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A RESTful API -- also referred to as a RESTful web service -- is based on representational state transfer (REST) technology, an architectural style and approach to communications often used in web services development.
REST technology is generally preferred to the more robust Simple Object Access Protocol (SOAP) technology because REST leverages less bandwidth, making it more suitable for internet usage. An API for a website is code that allows two software programs to communicate with each another. The API spells out the proper way for a developer to write a program requesting services from an operating system or other application.
The REST used by browsers can be thought of as the language of the internet. With cloud use on the rise, APIs are emerging to expose web services. REST is a logical choice for building APIs that allow users to connect and interact with cloud services. RESTful APIs are used by such sites as Amazon, Google, LinkedIn and Twitter.
How RESTful APIs work
A RESTful API breaks down a transaction to create a series of small modules. Each module addresses a particular underlying part of the transaction. This modularity provides developers with a lot of flexibility, but it can be challenging for developers to design from scratch. Currently, the models provided by Amazon Simple Storage Service, Cloud Data Management Interface and OpenStack Swift are the most popular.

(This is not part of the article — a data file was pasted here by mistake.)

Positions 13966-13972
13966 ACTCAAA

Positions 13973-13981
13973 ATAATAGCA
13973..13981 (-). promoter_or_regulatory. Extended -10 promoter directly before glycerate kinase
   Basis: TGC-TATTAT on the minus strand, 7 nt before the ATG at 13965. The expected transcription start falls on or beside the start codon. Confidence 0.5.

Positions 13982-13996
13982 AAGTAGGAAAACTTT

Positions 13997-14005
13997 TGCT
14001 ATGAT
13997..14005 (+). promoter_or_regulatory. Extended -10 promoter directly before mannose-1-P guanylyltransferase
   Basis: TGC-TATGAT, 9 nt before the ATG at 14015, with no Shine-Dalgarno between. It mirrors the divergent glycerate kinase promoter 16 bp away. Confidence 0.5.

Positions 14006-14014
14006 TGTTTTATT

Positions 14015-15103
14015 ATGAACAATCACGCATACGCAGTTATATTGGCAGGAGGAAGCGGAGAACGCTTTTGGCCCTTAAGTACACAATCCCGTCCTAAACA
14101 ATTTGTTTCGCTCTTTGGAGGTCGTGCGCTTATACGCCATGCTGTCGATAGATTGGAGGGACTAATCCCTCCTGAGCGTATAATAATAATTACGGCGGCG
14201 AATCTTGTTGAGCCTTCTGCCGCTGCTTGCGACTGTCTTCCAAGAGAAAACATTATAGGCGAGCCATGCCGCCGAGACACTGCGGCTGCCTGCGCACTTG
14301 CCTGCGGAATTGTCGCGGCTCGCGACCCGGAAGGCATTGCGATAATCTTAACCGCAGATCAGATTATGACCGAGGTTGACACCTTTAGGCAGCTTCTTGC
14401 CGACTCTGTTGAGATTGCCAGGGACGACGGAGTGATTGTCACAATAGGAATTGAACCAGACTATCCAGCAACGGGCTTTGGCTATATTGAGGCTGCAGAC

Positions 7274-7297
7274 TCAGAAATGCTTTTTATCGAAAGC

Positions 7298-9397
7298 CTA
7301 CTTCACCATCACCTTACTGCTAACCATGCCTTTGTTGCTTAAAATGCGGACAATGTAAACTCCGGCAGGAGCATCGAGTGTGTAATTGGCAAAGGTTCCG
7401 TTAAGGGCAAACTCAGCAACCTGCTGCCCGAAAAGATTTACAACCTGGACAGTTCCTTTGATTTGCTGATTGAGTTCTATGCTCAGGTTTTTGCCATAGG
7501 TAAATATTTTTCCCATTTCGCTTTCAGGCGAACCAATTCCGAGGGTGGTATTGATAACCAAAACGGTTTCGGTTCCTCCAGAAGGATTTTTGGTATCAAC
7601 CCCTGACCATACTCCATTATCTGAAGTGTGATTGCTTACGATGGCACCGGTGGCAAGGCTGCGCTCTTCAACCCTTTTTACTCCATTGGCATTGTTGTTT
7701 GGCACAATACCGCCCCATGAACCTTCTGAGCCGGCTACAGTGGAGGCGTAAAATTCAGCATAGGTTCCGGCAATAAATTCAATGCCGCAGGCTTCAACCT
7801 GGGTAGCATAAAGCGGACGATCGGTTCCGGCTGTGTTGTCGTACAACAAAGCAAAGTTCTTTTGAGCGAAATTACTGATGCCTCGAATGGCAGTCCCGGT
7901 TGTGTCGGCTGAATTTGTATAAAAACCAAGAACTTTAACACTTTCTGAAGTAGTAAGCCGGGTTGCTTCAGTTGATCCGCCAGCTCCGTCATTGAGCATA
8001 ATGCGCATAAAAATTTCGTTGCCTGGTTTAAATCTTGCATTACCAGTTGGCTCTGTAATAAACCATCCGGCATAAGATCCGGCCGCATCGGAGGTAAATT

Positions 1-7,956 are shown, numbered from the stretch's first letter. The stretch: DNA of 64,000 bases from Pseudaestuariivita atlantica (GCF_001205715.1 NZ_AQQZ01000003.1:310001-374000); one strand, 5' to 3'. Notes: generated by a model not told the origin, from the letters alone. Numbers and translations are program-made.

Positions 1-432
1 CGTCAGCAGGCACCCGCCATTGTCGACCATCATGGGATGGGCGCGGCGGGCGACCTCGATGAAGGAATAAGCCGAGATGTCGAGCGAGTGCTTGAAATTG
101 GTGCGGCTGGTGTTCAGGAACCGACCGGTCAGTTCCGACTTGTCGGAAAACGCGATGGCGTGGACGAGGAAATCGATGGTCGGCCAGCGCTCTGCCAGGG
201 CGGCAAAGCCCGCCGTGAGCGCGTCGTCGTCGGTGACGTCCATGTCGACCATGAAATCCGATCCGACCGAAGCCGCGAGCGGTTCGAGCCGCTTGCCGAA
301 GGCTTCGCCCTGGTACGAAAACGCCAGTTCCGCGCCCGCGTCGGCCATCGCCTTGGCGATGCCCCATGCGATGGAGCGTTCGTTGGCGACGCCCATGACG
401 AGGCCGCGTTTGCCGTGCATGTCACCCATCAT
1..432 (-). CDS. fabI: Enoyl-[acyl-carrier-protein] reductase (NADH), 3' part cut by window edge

A RESTful API explicitly takes advantage of HTTP methodologies defined by the RFC 2616 protocol. They use GET to retrieve a resource; PUT to change the state of or update a resource, which can be an object, file or block; POST to create that resource; and DELETE to remove it.
With REST, networked components are a resource you request access to -- a black box whose implementation details are unclear. The presumption is that all calls are stateless; nothing can be retained by the RESTful service between executions.
Because the calls are stateless, REST is useful in cloud applications. Stateless components can be freely redeployed if something fails, and they can scale to accommodate load changes. This is because any request can be directed to any instance of a component; there can be nothing saved that has to be remembered by the next transaction. That makes REST preferred for web use, but the RESTful model is also helpful in cloud services because binding to a service through an API is a matter of controlling how the URL is decoded. Cloud computing and microservices are almost certain to make RESTful API design the rule in the future.
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